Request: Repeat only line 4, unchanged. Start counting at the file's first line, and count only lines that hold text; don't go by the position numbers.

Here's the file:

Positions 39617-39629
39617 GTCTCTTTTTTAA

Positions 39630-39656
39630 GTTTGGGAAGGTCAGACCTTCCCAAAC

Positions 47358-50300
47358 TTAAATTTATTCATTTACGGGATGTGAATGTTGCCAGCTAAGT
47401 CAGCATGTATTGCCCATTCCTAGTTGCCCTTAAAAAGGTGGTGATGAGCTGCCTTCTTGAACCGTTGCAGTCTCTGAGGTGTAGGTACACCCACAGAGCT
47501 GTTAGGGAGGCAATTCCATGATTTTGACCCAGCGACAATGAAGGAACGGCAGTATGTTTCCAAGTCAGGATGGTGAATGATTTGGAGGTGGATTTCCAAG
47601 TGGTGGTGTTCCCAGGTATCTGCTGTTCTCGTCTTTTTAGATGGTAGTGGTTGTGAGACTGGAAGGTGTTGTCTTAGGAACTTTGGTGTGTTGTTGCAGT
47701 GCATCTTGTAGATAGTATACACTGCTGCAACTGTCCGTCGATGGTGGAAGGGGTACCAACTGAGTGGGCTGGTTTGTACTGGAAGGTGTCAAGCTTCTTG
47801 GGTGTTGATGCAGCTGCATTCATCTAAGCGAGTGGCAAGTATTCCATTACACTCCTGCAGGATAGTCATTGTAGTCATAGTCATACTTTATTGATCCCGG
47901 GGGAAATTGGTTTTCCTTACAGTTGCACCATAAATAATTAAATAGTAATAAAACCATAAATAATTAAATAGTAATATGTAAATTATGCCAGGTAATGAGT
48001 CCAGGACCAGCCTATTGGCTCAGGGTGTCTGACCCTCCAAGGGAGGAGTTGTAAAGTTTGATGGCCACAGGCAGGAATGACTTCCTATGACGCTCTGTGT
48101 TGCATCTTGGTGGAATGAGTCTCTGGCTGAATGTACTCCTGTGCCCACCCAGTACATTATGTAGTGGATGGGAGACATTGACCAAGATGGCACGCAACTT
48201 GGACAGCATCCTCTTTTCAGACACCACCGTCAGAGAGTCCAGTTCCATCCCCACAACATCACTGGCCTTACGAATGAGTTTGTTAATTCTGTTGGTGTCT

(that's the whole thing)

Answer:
39630 GTTTGGGAAGGTCAGACCTTCCCAAAC